Each week, the Sunday Post highlights a few articles good for slow consumption over a cup of coffee (or tea, if that's your pleasure). Settle in for a while; we saved you a seat. You can also look through the archives.
This week, a credible solution to the most mysterious manuscript of all has been put forth. Is the Voynich manuscript a private home-remedies manual for a well-to-do woman? Nicholas Gibbs certainly thinks so. I think Maria Dahvana Headley said it best:
I'm going to be cackling & bouncing around the room if indeed the Voynich is a 15th century Our Bodies, Ourselves. https://t.co/eXM3uCSGc4— Maria DahvanaHeadley (@MARIADAHVANA) September 8, 2017
For medievalists or anyone with more than a passing interest, the most unusual element of the Voynich manuscript – Beinecke Ms. 408, known to many as “the most mysterious manuscript in the world” – is its handwritten text. Although several of its symbols (especially the ligatures) are recognizable, adopted for the sake of economy by the medieval scribes, the words formed by its neatly grouped characters do not appear to correspond to any known language. It was long believed that the text was a form of code – one which repeated attempts by cryptographers and linguists failed to penetrate. As someone with long experience of interpreting the Latin inscriptions on classical monuments and the tombs and brasses in English parish churches, I recognized in the Voynich script tell-tale signs of an abbreviated Latin format. But interpretation of such abbreviations depends largely on the context in which they are used. I needed to understand the copious illustrations that accompany the text.
Seattle writer, and Seattle Review of Books contributor, Anca Szilágyi walks a numbered path for the Los Angeles Review of Books, detailing her observations of Goya's Saturn Devouring His Son, and in doing so recalls Sontag, Berger, and others. She explores how a painting evokes both a method to the artist, and an evocation of historical moments foretold.
4. Saturno devorando a su hijo is different from Francisco Goya’s other works, such as early portraits of royalty or even later etchings sharply critical of the atrocities of war. It is one of the Black Paintings affixed to the walls of his home, Quinta del Sordo (House of the Deaf Man), which he bought in 1819 at age 72. These paintings were not commissioned. They were not for sale. No one saw them until after his death. The artist’s fear is in Saturn’s eyes.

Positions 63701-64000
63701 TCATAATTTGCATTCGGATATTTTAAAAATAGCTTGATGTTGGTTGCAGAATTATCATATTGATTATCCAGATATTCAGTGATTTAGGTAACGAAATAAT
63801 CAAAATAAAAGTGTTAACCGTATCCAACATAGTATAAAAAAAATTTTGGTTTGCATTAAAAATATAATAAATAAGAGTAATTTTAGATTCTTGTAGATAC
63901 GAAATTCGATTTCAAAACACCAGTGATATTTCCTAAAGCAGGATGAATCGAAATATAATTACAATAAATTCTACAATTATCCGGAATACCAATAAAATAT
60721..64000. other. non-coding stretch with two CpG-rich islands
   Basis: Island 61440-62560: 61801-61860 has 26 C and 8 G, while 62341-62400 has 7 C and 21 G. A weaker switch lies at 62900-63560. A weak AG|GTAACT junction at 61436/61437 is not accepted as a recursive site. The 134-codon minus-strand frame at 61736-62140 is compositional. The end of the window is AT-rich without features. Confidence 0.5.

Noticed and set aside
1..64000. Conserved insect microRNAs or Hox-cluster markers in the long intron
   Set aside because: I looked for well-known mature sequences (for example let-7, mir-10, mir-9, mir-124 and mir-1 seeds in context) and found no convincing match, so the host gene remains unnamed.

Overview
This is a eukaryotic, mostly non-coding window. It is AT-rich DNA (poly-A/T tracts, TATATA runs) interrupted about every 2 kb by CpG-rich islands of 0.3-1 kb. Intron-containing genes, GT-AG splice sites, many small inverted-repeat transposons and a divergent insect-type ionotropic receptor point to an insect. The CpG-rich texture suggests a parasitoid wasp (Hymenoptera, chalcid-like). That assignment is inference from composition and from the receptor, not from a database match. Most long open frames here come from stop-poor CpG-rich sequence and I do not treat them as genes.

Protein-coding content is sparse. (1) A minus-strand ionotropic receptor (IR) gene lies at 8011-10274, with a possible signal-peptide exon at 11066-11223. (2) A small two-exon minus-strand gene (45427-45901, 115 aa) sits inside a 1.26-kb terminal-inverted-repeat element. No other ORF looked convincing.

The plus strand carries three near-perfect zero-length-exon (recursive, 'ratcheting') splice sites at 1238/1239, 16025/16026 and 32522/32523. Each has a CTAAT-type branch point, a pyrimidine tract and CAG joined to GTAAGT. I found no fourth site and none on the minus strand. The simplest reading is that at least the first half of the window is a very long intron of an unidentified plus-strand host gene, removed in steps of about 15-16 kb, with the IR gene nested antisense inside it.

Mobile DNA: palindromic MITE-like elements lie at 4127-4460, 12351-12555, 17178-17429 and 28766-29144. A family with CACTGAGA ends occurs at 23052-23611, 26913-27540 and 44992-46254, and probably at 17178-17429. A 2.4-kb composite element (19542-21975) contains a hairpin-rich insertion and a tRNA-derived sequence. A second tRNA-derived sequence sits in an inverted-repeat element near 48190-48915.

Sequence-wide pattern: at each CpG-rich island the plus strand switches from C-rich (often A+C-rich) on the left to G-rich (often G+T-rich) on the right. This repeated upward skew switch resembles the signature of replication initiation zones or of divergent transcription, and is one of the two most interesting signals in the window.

Thought it was gonna be all medieval ciphers today and explorations of dark paintings today? Sorry, and welcome to the nightmare of our modern backslide into mid-century unexceptionalism, racism, and horribleness. Turns out, white parents will segragate their schools again. Because reasons. Emmanuel Felton reports on this very thing for the Nation.
See, also, the New York Times Magazine take on the same issue.
Speaker after speaker complained about how the city had been portrayed. This wasn’t about race, they insisted, but about doing what was best for “our” children. But Williams knew that her children weren’t included in that “our.” Just the night before, at a meeting in her own neighborhood, Jefferson County’s superintendent presented Williams and the other parents with a list of schools their kids could choose if Gardendale left the district. All of the schools served more black and poor students than Gardendale’s, and all had far worse test scores. At the Gardendale meeting, Williams stood by quietly until she couldn’t take it anymore.
As she headed to the front of the packed hearing room, Williams felt glad that she had dressed up. “I’m a product of the schools they don’t want my children to be at,” she said later. “I wanted to be a perfect example of why they should include them.”
John Lanchester writes about Facebook for the London Review of Books. He is decidedly not a Millennial digital native, but as Facebook switches from being a successful startup to a world-dominating force, holding them to a high standard becomes absolutely critical.
Zuckerberg’s news about Facebook’s size came with an announcement which may or may not prove to be significant. He said that the company was changing its ‘mission statement’, its version of the canting pieties beloved of corporate America. Facebook’s mission used to be ‘making the world more open and connected’. A non-Facebooker reading that is likely to ask: why? Connection is presented as an end in itself, an inherently and automatically good thing. Is it, though? Flaubert was sceptical about trains because he thought (in Julian Barnes’s paraphrase) that ‘the railway would merely permit more people to move about, meet and be stupid.’ You don’t have to be as misanthropic as Flaubert to wonder if something similar isn’t true about connecting people on Facebook. For instance, Facebook is generally agreed to have played a big, perhaps even a crucial, role in the election of Donald Trump. The benefit to humanity is not clear. This thought, or something like it, seems to have occurred to Zuckerberg, because the new mission statement spells out a reason for all this connectedness. It says that the new mission is to ‘give people the power to build community and bring the world closer together’.